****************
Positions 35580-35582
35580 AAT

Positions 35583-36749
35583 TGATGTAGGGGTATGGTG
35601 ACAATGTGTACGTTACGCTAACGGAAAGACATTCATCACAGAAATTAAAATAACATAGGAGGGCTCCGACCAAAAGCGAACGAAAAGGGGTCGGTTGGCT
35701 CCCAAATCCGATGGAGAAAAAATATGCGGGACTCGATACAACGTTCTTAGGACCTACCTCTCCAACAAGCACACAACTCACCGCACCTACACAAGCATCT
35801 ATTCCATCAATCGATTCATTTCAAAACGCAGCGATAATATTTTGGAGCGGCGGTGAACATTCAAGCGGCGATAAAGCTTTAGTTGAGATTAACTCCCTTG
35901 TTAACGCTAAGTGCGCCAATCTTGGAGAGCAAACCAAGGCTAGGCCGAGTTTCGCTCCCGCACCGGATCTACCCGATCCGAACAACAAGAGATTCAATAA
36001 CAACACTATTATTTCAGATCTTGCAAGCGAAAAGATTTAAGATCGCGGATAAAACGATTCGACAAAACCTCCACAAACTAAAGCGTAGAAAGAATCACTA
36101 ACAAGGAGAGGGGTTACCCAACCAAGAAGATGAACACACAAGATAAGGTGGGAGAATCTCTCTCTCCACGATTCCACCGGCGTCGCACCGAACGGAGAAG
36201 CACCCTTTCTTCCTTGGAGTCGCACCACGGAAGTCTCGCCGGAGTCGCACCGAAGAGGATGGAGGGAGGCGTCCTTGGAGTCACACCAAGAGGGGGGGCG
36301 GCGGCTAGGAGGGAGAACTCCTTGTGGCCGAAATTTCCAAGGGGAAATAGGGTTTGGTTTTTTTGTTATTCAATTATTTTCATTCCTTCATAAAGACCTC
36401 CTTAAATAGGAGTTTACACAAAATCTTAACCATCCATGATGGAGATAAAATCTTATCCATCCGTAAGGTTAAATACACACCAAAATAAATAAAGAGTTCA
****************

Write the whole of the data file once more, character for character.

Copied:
Positions 35580-35582
35580 AAT

Positions 35583-36749
35583 TGATGTAGGGGTATGGTG
35601 ACAATGTGTACGTTACGCTAACGGAAAGACATTCATCACAGAAATTAAAATAACATAGGAGGGCTCCGACCAAAAGCGAACGAAAAGGGGTCGGTTGGCT
35701 CCCAAATCCGATGGAGAAAAAATATGCGGGACTCGATACAACGTTCTTAGGACCTACCTCTCCAACAAGCACACAACTCACCGCACCTACACAAGCATCT
35801 ATTCCATCAATCGATTCATTTCAAAACGCAGCGATAATATTTTGGAGCGGCGGTGAACATTCAAGCGGCGATAAAGCTTTAGTTGAGATTAACTCCCTTG
35901 TTAACGCTAAGTGCGCCAATCTTGGAGAGCAAACCAAGGCTAGGCCGAGTTTCGCTCCCGCACCGGATCTACCCGATCCGAACAACAAGAGATTCAATAA
36001 CAACACTATTATTTCAGATCTTGCAAGCGAAAAGATTTAAGATCGCGGATAAAACGATTCGACAAAACCTCCACAAACTAAAGCGTAGAAAGAATCACTA
36101 ACAAGGAGAGGGGTTACCCAACCAAGAAGATGAACACACAAGATAAGGTGGGAGAATCTCTCTCTCCACGATTCCACCGGCGTCGCACCGAACGGAGAAG
36201 CACCCTTTCTTCCTTGGAGTCGCACCACGGAAGTCTCGCCGGAGTCGCACCGAAGAGGATGGAGGGAGGCGTCCTTGGAGTCACACCAAGAGGGGGGGCG
36301 GCGGCTAGGAGGGAGAACTCCTTGTGGCCGAAATTTCCAAGGGGAAATAGGGTTTGGTTTTTTTGTTATTCAATTATTTTCATTCCTTCATAAAGACCTC
36401 CTTAAATAGGAGTTTACACAAAATCTTAACCATCCATGATGGAGATAAAATCTTATCCATCCGTAAGGTTAAATACACACCAAAATAAATAAAGAGTTCA